Cybercrime Week in Review 20 June 2015

Cybercrime Week in Review 20 June 2015

Increase in CryptoWall 3.0 from malicious spam and Angler exploit kit (InfoSec Handlers Diary Blog)
Since Monday 2015-05-25 (a bit more than 2 weeks ago), we’ve seen a significant amount of CryptoWall 3.0 ransomware from malicious spam (malspam) and the Angler exploit kit (EK).

LastPass Network Breached; Calls for Master Password Reset (Threat Post)
Password manager LastPass disclosed today that its network was breached and advised users to change their master passwords and enable multifactor authentication.

Government of Canada websites under attack, hacker group Anonymous claims responsibility (National Post)
The Hacker group Anonymous claimed responsibility Wednesday for what Treasury Board President Tony Clement says was a cyber attack on the Government of Canada’s computer servers. Some federal emails and several department websites crashed early Wednesday afternoon.

Discount Chain Fred’s Inc. Probes Card BreachPost (Krebs On Security)
Fred’s Inc., a discount general merchandise and pharmacy chain that operates 650 stores in more than a dozen states, disclosed today that it is investigating a potential credit card breach.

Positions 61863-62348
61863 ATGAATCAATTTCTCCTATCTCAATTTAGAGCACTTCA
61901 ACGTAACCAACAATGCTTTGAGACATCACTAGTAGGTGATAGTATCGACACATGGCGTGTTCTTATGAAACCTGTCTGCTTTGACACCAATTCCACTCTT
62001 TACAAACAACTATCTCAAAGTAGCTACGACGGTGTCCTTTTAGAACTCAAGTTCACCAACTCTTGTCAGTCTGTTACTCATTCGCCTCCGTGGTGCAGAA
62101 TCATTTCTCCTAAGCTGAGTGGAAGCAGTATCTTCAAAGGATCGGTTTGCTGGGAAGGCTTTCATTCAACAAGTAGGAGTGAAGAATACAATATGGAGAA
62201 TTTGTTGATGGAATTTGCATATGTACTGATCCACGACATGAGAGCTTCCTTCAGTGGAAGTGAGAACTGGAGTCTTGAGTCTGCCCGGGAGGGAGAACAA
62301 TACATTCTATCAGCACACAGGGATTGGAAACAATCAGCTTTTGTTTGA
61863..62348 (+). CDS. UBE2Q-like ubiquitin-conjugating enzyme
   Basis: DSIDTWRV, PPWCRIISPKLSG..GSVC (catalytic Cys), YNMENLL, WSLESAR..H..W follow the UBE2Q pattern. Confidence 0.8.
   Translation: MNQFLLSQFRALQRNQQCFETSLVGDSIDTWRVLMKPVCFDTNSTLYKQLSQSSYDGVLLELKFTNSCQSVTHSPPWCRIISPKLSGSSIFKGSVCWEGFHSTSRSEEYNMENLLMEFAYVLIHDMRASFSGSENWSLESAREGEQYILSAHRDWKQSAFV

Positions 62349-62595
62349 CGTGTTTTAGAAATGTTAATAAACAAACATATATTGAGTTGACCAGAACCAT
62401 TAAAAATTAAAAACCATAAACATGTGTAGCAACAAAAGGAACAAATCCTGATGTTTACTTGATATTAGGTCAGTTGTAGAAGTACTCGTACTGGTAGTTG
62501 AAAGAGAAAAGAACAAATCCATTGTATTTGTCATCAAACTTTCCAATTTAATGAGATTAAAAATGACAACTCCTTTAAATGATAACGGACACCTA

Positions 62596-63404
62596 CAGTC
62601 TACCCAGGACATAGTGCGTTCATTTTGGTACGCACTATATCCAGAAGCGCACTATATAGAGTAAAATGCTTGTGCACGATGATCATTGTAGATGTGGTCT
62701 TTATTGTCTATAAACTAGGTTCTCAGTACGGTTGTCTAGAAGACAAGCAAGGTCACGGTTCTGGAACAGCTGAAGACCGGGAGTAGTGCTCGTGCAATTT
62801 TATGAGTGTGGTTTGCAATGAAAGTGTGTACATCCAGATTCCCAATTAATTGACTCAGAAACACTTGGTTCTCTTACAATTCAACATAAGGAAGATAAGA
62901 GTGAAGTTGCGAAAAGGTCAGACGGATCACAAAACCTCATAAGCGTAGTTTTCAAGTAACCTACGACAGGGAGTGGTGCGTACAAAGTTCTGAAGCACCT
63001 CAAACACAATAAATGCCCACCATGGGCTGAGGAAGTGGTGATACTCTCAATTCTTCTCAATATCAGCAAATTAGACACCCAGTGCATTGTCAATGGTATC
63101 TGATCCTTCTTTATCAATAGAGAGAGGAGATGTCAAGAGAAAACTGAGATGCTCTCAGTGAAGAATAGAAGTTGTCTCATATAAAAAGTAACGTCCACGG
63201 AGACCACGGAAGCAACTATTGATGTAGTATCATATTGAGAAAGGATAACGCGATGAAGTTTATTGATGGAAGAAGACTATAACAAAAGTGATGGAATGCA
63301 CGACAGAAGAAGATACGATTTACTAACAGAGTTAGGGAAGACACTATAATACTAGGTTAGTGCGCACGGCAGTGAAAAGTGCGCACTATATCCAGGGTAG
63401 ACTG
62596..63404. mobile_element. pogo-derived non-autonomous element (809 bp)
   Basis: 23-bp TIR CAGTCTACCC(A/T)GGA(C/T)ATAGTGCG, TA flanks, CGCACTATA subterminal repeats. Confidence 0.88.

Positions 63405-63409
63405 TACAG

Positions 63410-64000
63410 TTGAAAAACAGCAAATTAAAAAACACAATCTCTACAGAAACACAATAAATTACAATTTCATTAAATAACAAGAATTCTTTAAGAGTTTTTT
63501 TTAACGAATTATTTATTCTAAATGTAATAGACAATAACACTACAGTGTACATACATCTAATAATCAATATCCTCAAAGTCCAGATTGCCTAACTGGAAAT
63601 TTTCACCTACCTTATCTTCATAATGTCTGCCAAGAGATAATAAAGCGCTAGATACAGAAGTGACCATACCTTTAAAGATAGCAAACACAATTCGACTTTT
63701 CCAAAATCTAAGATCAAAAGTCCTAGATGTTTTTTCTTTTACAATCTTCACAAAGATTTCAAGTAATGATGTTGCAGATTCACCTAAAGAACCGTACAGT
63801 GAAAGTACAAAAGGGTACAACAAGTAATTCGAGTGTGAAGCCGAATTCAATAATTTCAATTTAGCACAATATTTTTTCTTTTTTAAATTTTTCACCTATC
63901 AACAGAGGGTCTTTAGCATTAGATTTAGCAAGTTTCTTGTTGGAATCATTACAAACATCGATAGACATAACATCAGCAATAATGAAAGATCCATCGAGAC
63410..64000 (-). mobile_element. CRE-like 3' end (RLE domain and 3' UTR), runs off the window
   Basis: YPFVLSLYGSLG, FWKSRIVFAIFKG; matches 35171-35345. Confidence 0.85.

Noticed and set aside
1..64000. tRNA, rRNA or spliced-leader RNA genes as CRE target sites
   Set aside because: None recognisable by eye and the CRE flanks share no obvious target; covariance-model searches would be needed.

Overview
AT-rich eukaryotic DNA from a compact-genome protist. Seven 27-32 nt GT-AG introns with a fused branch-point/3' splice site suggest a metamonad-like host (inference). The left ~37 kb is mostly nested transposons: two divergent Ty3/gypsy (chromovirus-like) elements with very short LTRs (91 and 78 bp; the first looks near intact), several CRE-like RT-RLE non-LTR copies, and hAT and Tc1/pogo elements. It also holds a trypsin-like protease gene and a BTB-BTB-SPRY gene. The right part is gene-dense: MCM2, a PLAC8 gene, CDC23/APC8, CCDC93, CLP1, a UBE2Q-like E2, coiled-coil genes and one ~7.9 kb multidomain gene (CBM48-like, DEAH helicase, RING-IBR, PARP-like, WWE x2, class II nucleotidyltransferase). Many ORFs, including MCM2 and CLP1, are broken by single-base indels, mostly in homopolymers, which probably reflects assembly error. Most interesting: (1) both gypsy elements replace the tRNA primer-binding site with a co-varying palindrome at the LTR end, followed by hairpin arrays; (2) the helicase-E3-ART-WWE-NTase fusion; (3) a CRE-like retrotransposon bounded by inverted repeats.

WhatsApp ranked worst at protecting user data (Naked Security)
Move aside, Snapchat – WhatsApp has seized your billing as the worst privacy protector!

Phone scamming up 30 percent last year: Report Tech support fraudsters still booming (The Register)
Retail and finance call centre phone scamming in the US is up 30 percent according to research. The 2014 findings are based on some 86 million scam calls a month picked up by Pindrop Security in which attackers aimed to obtain personal information on potential victims.

Magazine House Loses $1.5m in Email Scam (Info Security)
Cyber-criminals are thought to have scammed magazine publisher Bonnier Group out of at least $1.5m after hacking the CEO’s emails, according to a report.

Hijacked medical devices can leave networks exposed (CSO)
Hacked medical devices can pose direct dangers to patients but also serve as lairs from which malware finds its way into medical facilities’ networks and persists even after initial attacks have been cleaned up, according to a new report.

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